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Nvidia rolls out six GeForce 800M GPUs, Battery Boost

by Tarinder Sandhu on 12 March 2014, 16:00

Tags: NVIDIA (NASDAQ:NVDA)

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GeForce GT 830 and GT 840

Nvidia is today releasing six mobile GeForce 800M-series GPUs designed for thin-and-light laptops through to desktop-replacement machines. These new GPUs will replace incumbent 700M-class parts present in laptops shipping for the last year.

The entry-level GeForce GT 830M and GeForce GT 840M GPUs are based on the Maxwell architecture that first debuted with the desktop GeForce GTX 750 Ti. Nvidia isn't revealing specifications of these mobile GPUs other than to say they're up to 35 per cent faster than the previous generation and up to 4x faster than the HD Graphics 4400 found in an Intel Core i5-4200U processor.

Underscoring Maxwell's efficiency, Nvidia points out that a laptop equipped with an Intel Core i5-4200U processor and GeForce GT 840M graphics pulls about the same gaming power consumption as the 4200U running its own IGP and considerably less than a Core i7-4750HQ featuring the better Iris Pro Graphics...while still delivering Intel-beating gaming performance. The message here is that a discrete 800M-class of GPU is both faster and potentially more energy-efficient than Intel's much-improved graphics when gaming. During idle periods, all GTX 800M GPUs take advantage of established Optimus technology to hand over video output to the IGP.

Performance mobile GTX graphics

Moving on, the performance GTX line is comprised of four new GPUs: GTX 850M, 860M, 870M and 880M. The first two are also based on the latest Maxwell architecture while GTX 870M and 880M retain the Kepler blueprint. We've lined up the GTX quartet alongside the previous-generation GTX 700M parts for easy comparison.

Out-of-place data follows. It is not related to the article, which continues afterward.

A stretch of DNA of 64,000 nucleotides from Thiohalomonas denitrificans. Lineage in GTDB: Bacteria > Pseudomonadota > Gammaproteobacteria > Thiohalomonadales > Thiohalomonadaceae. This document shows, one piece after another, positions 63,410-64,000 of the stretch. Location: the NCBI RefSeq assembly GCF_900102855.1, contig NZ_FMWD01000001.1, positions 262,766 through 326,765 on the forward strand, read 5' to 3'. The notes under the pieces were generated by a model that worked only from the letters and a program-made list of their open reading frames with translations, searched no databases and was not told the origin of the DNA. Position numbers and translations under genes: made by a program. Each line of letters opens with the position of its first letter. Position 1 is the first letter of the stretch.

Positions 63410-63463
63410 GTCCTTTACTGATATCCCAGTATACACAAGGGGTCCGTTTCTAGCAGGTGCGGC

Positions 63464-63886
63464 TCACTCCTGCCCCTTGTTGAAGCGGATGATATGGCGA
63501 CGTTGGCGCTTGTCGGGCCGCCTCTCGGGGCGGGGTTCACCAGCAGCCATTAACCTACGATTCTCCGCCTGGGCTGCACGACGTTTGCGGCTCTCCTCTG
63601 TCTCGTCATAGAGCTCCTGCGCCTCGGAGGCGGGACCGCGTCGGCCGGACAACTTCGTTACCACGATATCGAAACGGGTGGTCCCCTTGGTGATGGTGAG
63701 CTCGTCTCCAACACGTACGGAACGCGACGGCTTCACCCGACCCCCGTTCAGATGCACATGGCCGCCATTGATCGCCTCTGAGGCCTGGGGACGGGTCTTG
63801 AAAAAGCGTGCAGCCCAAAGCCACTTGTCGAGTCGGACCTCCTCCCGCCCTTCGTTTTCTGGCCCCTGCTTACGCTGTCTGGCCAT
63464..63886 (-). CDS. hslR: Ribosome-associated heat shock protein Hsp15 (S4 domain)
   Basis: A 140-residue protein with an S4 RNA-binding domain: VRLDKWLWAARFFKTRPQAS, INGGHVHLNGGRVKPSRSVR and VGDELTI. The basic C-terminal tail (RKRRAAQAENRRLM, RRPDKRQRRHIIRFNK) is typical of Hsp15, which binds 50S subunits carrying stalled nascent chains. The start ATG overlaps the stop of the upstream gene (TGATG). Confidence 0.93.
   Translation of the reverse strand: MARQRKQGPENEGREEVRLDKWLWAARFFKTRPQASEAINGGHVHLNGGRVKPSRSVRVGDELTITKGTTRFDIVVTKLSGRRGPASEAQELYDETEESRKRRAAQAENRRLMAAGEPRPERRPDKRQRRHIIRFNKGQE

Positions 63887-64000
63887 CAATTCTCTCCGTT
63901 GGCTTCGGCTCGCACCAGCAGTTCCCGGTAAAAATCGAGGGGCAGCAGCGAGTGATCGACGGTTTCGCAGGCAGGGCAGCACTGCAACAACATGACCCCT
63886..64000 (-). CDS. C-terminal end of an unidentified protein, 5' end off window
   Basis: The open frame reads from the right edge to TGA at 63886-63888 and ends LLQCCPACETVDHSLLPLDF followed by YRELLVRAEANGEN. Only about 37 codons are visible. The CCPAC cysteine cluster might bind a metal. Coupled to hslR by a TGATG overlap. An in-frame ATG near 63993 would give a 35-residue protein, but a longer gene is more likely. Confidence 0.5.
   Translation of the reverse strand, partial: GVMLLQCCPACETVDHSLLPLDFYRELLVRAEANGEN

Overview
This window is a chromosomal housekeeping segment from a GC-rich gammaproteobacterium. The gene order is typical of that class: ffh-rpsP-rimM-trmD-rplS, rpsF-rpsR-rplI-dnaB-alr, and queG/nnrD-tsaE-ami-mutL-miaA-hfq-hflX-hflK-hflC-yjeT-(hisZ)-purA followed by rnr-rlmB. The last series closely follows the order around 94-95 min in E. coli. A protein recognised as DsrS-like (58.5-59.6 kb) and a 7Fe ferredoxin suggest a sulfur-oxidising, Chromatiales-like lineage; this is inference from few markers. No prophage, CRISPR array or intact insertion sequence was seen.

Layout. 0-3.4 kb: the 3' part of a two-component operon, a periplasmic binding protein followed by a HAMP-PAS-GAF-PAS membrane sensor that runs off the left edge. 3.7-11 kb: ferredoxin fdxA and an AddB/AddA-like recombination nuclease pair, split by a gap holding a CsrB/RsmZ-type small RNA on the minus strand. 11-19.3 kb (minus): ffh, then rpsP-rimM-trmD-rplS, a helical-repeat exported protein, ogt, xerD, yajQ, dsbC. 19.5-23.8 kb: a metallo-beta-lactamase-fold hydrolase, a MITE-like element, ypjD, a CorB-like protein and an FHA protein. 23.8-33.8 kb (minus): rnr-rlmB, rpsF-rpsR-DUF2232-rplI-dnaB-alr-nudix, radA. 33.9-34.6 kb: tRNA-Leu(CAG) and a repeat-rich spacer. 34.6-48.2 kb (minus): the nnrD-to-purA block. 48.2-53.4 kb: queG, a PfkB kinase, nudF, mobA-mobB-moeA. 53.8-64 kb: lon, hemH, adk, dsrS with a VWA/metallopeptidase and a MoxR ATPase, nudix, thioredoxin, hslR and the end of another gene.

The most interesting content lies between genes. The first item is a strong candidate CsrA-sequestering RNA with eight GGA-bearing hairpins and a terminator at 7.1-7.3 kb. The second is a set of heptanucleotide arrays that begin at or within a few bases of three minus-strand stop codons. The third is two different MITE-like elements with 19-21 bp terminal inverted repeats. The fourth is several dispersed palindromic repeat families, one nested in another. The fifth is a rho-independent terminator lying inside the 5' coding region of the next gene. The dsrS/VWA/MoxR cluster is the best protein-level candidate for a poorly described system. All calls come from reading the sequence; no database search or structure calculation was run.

Nvidia GeForce Mobile comparisons

mGPU
Architecture
Cores
Frequency (MHz)
Memory speed (MHz)
Memory bus width (Bits)
SLI
Performance uplift (per cent)
GTX 880M
Kepler
1,536
954+
5,000
256
Yes
15
GTX 780M
Kepler
1,536
823
5,000
256
Yes
-
GTX 870M
Kepler
1,344
941+
5,000
192
Yes
30
GTX 770M
Kepler
960
811
4,000
192
Yes
-
GTX 860M
Maxwell
1,152
797+
5,000
128
Yes
40
GTX 760M
Kepler
768
657
4,000
128
Yes
-
GTX 850M
Maxwell
640
936+
5,000
128
No
60
GTX 750M
Kepler
384
967
5,000
128
Yes
-

All 8-series mobile GPUs have baked-in GPU Boost but Nvidia isn't detailing the exact frequencies, most likely because they will depend on the particular laptop the GPU is housed in and the cooling employed by the manufacturer. This state of affairs is standard practise for the industry.

Let's take the GeForce GTX 800M GPUs and compare them against the same-model parts from the 7-series. GTX 880M is a faster-clocked version of the current performance champ, GTX 780M. Nvidia says the new GPU is up to 15 per cent faster due to the elevated core clock, helped on further by GPU Boost. GTX 870M's uplift, meanwhile, is higher because it uses more cores - 1,344 vs. 960 - and is clocked in higher than its predecessor. Expect to see a 30 per cent improvement at, we were told, the same sort of TDPs.

We already know the Maxwell architecture can do more than Kepler with fewer cores. Nvidia bolsters the GTX 860M with more cores and higher frequencies for the shaders and memory. Architecture and frequency upticks result in a potential 40 per cent performance improvement over GTX 760M.

Maxwell is also in evidence with the GTX 850M. The same formula is adopted for this basic GTX chip, with more cores and higher speeds. Nvidia says there's an impressive 60 per cent performance jump across generations, based on a weighted average of running Far Cry 3, Skyrim and Tomb Raider. Putting the numbers into context, a GTX 850M GPU, suitable for thin-and-light laptops, is as fast as a range-topping, power-hungry GTX 580M from three years' ago. But this launch isn't all about improving the pure performance of GeForce GTX mobile GPUs.

Battery Boost